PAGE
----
This past August we celebrated the 50th anniversary of the March on Washington where Dr. Martin Luther King Jr. delivered his famous “I Have a Dream” speech. Students and faculty alike at Occidental College, where I serve as a campus minister with InterVarsity, wanted to commemorate this anniversary on campus, and did so by holding faculty panel discussions and candlelight vigils. Occidental is a private, liberal arts college of about 2,000 students that prides itself on its pursuit of diversity. Issues of social justice are often topics of discussion on campus, and students are not shy about engaging in conversations about race. Each year a broad swath of students take part in the MLK Day of Service, participating in community service projects around the city, as a way to honor the legacy of Dr. King.

And yet while many students on campus laud Dr. King as a hero of racial reconciliation, they do not acknowledge the fact that he was a follower of Jesus and motivated by the gospel. The commemoration events gave InterVarsity students at Occidental College a great opportunity to engage with the campus on the intersection between race and spirituality. One of our desires was to bring faith back into the conversation surrounding Dr. King on campus. We were able to use the new Hope Proxe—an interactive art display that looks at racial tension and the reconciliation Jesus brings—to generate significant conversations about race relations in our country and on campus, and to ask students if they had ever considered Jesus to be an agent of racial reconciliation.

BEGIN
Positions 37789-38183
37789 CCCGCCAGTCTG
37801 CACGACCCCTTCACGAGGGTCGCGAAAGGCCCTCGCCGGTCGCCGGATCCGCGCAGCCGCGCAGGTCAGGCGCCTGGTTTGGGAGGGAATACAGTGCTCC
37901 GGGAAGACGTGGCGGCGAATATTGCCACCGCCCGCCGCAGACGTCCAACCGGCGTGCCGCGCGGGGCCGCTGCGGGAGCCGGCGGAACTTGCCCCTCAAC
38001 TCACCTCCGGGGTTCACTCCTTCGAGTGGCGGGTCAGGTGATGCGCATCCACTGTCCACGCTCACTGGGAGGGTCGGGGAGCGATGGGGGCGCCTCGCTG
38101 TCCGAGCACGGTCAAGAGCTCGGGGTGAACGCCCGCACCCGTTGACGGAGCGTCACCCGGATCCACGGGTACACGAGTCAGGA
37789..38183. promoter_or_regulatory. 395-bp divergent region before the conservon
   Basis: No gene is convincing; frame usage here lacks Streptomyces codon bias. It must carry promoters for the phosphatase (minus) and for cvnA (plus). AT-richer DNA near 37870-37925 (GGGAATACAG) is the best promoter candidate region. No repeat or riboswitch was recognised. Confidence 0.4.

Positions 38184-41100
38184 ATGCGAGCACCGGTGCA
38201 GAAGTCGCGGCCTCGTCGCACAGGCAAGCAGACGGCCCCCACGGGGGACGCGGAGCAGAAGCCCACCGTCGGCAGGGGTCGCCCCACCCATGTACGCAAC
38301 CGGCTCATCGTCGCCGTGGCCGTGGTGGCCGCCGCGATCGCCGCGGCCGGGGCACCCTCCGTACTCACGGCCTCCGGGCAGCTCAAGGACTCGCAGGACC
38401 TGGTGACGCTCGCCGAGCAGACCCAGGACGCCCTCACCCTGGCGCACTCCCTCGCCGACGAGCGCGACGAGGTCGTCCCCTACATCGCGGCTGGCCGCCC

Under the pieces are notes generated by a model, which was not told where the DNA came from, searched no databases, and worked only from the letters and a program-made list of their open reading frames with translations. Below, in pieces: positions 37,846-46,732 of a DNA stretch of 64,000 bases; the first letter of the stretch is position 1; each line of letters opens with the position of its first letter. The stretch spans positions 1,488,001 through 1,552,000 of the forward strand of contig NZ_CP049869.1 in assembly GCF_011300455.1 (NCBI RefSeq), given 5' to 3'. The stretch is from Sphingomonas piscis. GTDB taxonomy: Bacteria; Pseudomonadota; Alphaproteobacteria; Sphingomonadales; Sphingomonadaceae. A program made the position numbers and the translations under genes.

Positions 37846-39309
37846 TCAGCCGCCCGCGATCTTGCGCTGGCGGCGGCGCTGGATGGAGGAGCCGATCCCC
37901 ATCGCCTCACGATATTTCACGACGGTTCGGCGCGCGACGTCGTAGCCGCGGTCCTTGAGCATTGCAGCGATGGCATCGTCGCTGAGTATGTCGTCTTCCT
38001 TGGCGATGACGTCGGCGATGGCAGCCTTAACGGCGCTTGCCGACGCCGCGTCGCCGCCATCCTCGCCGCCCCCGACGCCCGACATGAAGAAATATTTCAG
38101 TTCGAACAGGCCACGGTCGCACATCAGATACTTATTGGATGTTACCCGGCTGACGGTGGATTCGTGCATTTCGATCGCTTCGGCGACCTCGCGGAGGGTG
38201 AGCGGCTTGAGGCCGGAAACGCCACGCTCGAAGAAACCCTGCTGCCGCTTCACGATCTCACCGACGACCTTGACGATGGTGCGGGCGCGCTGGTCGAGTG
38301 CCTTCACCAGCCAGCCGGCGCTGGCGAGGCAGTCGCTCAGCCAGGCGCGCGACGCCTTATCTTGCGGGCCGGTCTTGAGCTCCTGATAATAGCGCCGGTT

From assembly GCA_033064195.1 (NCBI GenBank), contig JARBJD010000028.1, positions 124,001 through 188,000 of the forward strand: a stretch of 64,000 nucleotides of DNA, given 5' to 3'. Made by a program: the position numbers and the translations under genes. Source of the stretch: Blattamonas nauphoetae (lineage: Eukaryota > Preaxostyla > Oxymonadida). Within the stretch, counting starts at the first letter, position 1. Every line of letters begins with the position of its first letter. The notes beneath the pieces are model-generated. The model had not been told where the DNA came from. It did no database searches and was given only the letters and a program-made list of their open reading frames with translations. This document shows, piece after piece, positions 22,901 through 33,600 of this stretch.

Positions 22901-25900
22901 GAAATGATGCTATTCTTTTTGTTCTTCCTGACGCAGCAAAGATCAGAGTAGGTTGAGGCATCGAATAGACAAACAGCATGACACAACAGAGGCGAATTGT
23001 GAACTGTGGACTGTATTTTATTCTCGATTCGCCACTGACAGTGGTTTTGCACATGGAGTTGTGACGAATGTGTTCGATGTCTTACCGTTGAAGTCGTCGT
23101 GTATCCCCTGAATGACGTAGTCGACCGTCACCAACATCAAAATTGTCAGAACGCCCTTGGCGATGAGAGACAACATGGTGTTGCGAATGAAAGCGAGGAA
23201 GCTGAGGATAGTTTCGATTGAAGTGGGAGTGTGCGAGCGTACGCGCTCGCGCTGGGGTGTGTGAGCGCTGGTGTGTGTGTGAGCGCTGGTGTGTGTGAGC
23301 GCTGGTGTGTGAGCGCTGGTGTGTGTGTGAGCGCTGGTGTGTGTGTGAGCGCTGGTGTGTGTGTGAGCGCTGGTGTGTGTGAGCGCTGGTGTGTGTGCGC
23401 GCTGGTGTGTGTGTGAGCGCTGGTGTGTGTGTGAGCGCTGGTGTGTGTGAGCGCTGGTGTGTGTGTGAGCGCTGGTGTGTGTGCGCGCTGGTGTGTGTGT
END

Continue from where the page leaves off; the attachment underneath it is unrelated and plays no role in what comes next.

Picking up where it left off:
Hopeful conversations about race are seldom had on our campuses. Students were blown away by the idea that Jesus is passionate about things like racial reconciliation, and hundreds signed up to get more information about coming to InterVarsity small and large groups and to learn more about Jesus, the Great Reconciler. Moreover, the Hope Proxe gave our own students the opportunity to wrestle with how the gospel speaks to issues of racial reconciliation. 

Really Good News

The prophet Isaiah, in one of his most beautiful songs, proclaims:

How beautiful upon the mountains
     are the feet of him who brings good news,
who publishes peace,
     who brings good news of happiness,
     who publishes salvation,
 who says to Zion,
     “Your God reigns.” (Isaiah 52:7)

The good news is this: our God reigns! Thank God that through the stripes of the Suffering Servant, Jesus, we have been brought healing from the sickness of racism. This Suffering Servant has become the Conquering King who rules with justice and peace, and who brings reconciliation. This is the message that we have the privilege of both proclaiming and embodying when we live out our calling to be ministers of reconciliation.

Let us be the ambassadors of reconciliation that we have been called to be, publishing the gospel of peace that breaks down the dividing walls of hostility that have been built up between us because of racism.

For he himself is our peace, who has made us both one and has broken down in his flesh the dividing wall of hostility by abolishing the law of commandments expressed in ordinances, that he might create in himself one new man in place of the two, so making peace, and might reconcile us both to God in one body through the cross, thereby killing the hostility. (Ephesians 2:14-16)


Drew Jackson is a Campus Staff Member at Occidental College in Los Angeles, and is currently completing his Master of Arts in Theology at Fuller Theological Seminary.


For more on Martin Luther King Jr., the gospel, and racial reconcilation, check out these resources:

Birmingham Revolution: Martin Luther King Jr.’s Epic Challenge to the Church

Reconciliation Blues: A Black Evangelical’s Inside View of White Christianity

The Heart of Racial Justice: How Soul Change Leads to Social Change

Comments

Racism is indeed a heinous act and still it exists. I personally hate this kinds of things. We need to feel equal, we are equal.